Mr FINCH - It is a changed environment. At least they give the exact time, twice a day.

What is behind Campbell Town's revival, Mr President? There are obviously a number of factors like the wonderful park but the main one is the efficient public toilets. If ever public toilets were a catalyst for an economic revival, Campbell Town proves the point.

Mr President, the demand?driven economic influence of good toilet facilities in regional towns even became an issue in the last Federal election with the Opposition seeing high-standard public toilets as part of the tourism policy. However, today, Mr President, I would like to highlight a conspicuous lack of facilities on the West Tamar, particularly at places where people step ashore from boats, as they do more frequently now that there are more efficient pontoon landings on the Tamar. You may remember the inclusion of 10 pontoons. I know our guests will remember that time and will know the area that I am talking about. I went sailing last weekend on the Tamar River in that beautiful part of my electorate of Rosevears between Beauty Point and Rosevears and travelled past the Deviot Sailing Club where there is a popular landing pontoon and a mooring near the clubrooms on the club's crown lease. The club generously allows the public to use its facilities when it is open but there is a considerable hygiene problem when the club facilities are closed. People urinate and defecate around the clubrooms. It is a gruesome thought. There is an urgent need of public toilet facilities near the Deviot Sailing Club. It is a similar story at most pontoons and landings along the west bank.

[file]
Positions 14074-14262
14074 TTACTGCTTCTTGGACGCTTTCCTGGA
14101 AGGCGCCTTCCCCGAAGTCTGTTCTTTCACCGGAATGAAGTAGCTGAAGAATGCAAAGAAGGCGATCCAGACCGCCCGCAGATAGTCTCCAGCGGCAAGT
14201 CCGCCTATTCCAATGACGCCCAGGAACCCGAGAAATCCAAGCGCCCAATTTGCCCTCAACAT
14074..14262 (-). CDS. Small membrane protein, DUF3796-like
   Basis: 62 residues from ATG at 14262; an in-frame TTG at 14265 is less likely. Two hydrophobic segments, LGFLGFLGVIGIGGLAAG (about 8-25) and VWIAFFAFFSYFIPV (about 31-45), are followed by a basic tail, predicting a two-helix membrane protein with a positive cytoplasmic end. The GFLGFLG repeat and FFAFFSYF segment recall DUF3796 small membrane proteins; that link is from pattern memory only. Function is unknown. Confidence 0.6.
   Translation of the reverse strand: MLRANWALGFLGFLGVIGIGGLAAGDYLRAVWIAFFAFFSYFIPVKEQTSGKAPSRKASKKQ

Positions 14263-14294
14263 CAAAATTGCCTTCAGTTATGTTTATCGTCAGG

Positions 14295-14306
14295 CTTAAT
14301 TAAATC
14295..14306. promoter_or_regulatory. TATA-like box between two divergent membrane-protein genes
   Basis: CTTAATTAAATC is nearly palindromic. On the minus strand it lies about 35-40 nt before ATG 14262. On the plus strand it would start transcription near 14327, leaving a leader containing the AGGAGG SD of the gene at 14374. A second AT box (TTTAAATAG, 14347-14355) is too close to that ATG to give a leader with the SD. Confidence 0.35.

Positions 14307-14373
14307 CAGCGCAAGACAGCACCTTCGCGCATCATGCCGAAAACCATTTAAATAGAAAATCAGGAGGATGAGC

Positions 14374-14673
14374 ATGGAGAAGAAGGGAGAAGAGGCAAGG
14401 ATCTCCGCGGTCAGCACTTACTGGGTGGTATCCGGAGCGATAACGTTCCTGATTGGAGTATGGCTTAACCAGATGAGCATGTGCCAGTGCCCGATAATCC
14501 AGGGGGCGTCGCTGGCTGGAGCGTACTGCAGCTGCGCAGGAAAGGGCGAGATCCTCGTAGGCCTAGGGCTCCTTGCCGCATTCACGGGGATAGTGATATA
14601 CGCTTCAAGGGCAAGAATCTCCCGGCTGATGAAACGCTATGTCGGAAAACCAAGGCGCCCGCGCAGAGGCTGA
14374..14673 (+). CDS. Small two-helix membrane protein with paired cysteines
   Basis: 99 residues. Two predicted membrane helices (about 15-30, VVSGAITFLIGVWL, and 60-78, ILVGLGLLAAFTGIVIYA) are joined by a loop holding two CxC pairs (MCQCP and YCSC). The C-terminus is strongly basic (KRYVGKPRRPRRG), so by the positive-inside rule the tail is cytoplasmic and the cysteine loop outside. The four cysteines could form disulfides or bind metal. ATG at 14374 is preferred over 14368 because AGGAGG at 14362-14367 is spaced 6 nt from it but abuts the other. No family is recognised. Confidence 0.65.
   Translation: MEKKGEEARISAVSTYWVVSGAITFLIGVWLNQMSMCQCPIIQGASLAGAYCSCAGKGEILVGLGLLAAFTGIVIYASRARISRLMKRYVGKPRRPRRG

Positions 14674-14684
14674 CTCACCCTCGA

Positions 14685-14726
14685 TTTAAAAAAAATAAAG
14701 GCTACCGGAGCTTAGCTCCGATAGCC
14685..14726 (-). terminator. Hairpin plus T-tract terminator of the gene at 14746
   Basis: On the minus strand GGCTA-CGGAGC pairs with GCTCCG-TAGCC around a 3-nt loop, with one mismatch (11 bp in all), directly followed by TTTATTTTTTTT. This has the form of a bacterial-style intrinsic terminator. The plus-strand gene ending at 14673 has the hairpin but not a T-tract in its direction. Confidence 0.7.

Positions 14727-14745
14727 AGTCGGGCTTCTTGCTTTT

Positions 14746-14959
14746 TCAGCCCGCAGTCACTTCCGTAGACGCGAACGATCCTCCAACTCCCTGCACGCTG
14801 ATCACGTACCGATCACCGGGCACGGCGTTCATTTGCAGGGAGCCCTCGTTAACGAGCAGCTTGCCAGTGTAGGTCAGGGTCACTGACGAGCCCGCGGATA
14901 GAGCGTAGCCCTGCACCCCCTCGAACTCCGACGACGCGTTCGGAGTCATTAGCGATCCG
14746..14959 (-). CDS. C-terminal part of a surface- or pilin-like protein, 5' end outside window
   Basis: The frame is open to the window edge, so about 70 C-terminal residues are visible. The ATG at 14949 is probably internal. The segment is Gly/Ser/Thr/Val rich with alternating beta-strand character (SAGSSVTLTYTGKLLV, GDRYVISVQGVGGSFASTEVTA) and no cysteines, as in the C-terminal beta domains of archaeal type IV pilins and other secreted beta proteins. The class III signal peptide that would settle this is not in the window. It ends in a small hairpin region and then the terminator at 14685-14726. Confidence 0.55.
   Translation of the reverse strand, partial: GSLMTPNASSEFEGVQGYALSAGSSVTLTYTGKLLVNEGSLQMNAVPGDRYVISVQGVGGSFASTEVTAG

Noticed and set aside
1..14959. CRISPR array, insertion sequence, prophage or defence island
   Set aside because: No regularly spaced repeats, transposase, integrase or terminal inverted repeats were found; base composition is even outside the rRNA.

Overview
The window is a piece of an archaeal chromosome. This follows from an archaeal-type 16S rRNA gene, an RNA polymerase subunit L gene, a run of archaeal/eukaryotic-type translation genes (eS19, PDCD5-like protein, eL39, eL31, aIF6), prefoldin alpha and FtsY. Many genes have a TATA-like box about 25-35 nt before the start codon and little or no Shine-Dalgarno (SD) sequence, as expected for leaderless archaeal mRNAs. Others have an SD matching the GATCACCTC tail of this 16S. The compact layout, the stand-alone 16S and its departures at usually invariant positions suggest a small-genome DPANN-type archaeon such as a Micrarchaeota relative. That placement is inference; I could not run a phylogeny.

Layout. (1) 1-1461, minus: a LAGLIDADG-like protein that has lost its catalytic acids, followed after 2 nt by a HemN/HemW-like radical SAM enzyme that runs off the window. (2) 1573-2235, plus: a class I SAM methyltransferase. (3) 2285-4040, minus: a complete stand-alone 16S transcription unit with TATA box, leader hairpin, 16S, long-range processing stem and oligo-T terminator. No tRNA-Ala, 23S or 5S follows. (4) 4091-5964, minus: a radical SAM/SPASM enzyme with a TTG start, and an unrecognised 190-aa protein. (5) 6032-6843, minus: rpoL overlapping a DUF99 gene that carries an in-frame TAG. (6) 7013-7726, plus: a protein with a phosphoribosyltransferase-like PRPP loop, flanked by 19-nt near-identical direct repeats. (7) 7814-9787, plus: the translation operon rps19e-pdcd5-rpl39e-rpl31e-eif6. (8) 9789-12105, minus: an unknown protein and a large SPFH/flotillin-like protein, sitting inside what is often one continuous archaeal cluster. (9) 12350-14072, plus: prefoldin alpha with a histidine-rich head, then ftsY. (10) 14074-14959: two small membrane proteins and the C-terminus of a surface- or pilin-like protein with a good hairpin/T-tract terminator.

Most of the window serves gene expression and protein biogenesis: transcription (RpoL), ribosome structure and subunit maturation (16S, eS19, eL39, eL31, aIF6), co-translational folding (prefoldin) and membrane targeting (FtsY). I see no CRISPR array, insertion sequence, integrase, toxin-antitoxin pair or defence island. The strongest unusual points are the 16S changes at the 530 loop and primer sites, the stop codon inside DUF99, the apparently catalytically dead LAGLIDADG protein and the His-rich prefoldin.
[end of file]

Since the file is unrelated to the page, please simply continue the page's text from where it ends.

On arriving at the mooring at Rosevears, the Rosevears Hotel is a very popular place. The hotel's toilets are very much used but there are no public facilities at Rosevears and I think that is unfair on the hotel's proprietors.

Mr Martin - Which council is this?

Mr FINCH - The West Tamar Council. But it is the Deviot Sailing Club which I am highlighting, which is on a crown lease. There are numerous other cases. But in tourism, of course, word of mouth is everything. If Tasmania wants to be regarded as a tourism destination it needs to do more about providing toilets in places where visitors need them. I am hoping the appropriate authority, such as Marine and Safety Tasmania in the case of our pontoon landings on the West Tamar, will hear my call and act quickly. What I would like to see around Tasmania, Mr President, are appropriate toilet facilities where people need them, with universal signage indicating their presence and their grading.

Just in closing, Mr President -

Mr PRESIDENT - The honourable member's time has almost expired.

Mr FINCH - Thank you very much. In the case of the Deviot Sailing Club, I wrote some 12 months ago to the honourable member for Lyons, Speaker of the House of Assembly, Mr Michael Polley, and I received just last night, in Salamanca Place, a very encouraging response to the issue when I spoke to him. Might I suggest, Mr President, we take the issue of a lack of public toilets in many areas of our State seriously and put pressure on the appropriate agencies
to solve this problem.